Life is not about what you can get away with.
To get ahead, on the job, with friends and even within your family, you should follow certain basic ethical principles.
Kathryn Tuggle summarizes them in a new column. She gleaned them from a relationship management consultant named Eric Schifter, but, hopefully you know them already.
It should be fairly obvious that no one has ever lied his way to the top, but Schifter explains, more importantly, that you cannot tell one person one thing and another person another thing.
Consistency counts in business. Colleagues, co-workers, bosses and employees need to know that your words mean something. If two of your colleagues discover that you have told each of them something different, they will conclude that you are two-faced.
If you learned in college that words never really mean what they say or say what they mean, demand a refund. Anyone who follows that amoral principle will end up dysfunctional, unemployed and broke.
And then: do what you say! When you promise to do something, deliver it, ON TIME. Otherwise, Schifter say, you will lose everyone’s respect. Worse yet, if other people need your input to do their jobs you are messing with their time. You will develop a reputation for being unreliable and untrustworthy.
Respect, once lost, is very difficult to regain.
If college taught you different ways to make excuses for handing in assignments late, it has taught you a very bad habit.
As a corollary, don’t call in sick unless you are really, really sick. And don’t take a vacation day when an important project is due.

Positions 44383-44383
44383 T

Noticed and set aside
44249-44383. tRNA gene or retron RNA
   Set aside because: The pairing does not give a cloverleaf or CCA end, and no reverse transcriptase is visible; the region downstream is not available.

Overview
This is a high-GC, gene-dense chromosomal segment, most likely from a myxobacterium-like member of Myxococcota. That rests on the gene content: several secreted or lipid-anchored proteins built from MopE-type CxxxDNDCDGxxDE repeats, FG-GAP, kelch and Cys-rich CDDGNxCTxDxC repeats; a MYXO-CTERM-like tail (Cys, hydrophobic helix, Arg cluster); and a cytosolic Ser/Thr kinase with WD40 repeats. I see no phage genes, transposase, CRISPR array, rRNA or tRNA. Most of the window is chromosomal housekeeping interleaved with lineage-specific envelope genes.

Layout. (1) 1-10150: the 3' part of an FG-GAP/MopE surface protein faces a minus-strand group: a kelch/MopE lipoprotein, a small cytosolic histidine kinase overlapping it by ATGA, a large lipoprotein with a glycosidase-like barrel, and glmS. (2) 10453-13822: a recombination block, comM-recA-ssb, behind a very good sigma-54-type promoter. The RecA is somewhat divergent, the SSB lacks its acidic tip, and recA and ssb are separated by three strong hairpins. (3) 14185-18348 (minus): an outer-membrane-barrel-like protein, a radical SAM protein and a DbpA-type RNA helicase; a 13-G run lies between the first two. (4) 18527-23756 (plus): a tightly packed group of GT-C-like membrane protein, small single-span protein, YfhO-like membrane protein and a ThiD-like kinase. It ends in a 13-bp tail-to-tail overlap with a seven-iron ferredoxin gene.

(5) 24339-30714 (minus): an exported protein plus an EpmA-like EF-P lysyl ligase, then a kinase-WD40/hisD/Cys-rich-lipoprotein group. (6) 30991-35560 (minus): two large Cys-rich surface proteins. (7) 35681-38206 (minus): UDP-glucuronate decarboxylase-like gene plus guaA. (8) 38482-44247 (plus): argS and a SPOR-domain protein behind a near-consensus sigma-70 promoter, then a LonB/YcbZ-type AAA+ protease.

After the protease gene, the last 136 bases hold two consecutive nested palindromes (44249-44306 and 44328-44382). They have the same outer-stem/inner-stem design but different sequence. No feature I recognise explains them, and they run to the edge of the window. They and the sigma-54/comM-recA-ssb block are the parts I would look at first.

You must show your commitment to the job and you must show that you know how to function as part of a team. If you sacrifice the good of the team for reasons that appear self-indulgent, your career prospects will suffer.
And then, of course, you should treat everyone with respect. Everyone means everyone, from the receptionist to the janitor to the CEO.
If you try to assert your importance by talking down to others, everyone will understand that you are trying to cover your own lack of confidence.
By now you know that when you are invited to have your job interview over lunch, your prospective employees will be noticing how you interact with the waiter or the busboy. You do not have to be best friends with the staff, but if you disrespectful, curt, condescending or dismissive you will not be getting the job.
And finally, take personal responsibility when something goes wrong. Do not shift the blame. You should do so even when you are not entirely to blame.
If others bear some responsibility, it’s for them, not for you, to say so.
It’s about being part of a team, but it’s also about exercising leadership. Leaders are responsible. Followers are not.
Tuggle summarizes the point:
When you're quick to point the finger at others, it makes you look like you're not only separate from the team, you're actually working against the team. This can lead to resentment from colleagues and may mean that people no longer want to work with you on any major project, she says.
When a mistake is made that's not entirely yours, take ownership, even if it hurts to do so, says Tom Gimbel, president and CEO at LaSalle Network, a Chicago-based staffing firm.
"Whether a co-worker had a typo in a project you spearheaded, or there was a mistake in a presentation a colleague proofed, take accountability. No one wants to be thrown under the bus," he says.